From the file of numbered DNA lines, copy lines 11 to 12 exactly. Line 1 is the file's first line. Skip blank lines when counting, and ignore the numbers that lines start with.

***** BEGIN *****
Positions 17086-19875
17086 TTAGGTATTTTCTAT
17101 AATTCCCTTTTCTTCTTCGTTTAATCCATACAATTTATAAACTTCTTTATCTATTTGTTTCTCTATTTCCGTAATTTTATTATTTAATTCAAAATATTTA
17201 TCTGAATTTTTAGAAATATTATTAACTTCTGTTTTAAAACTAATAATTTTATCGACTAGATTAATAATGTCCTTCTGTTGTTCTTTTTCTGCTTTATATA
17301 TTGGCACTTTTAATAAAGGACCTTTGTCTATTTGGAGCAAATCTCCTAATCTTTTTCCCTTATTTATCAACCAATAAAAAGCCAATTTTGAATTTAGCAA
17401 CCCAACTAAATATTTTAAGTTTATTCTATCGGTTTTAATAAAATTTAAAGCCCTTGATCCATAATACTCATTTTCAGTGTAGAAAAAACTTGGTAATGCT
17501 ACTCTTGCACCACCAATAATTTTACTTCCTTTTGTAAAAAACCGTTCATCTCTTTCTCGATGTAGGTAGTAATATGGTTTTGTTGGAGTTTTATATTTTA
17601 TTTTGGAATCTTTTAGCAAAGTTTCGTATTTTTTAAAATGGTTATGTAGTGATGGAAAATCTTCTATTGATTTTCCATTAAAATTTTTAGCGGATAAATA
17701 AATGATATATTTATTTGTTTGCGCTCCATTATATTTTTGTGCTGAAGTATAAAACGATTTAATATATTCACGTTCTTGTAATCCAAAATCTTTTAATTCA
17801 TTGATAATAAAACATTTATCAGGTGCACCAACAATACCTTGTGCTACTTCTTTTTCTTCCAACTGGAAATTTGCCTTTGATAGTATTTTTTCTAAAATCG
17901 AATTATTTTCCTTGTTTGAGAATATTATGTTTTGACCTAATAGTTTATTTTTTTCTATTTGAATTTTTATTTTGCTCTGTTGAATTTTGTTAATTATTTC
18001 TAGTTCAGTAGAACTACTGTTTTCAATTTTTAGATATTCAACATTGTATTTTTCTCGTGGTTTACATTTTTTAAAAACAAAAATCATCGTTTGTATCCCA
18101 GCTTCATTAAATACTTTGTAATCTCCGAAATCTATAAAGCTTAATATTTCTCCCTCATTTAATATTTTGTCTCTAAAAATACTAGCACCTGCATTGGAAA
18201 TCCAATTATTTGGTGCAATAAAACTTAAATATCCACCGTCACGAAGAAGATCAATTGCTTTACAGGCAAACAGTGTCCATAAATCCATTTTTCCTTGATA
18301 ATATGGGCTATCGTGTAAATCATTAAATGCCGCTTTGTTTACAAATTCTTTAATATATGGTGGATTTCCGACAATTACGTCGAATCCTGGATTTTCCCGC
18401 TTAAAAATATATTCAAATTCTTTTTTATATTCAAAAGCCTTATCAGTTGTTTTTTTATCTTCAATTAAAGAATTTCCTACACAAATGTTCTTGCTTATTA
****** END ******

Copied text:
17901 AATTATTTTCCTTGTTTGAGAATATTATGTTTTGACCTAATAGTTTATTTTTTTCTATTTGAATTTTTATTTTGCTCTGTTGAATTTTGTTAATTATTTC
18001 TAGTTCAGTAGAACTACTGTTTTCAATTTTTAGATATTCAACATTGTATTTTTCTCGTGGTTTACATTTTTTAAAAACAAAAATCATCGTTTGTATCCCA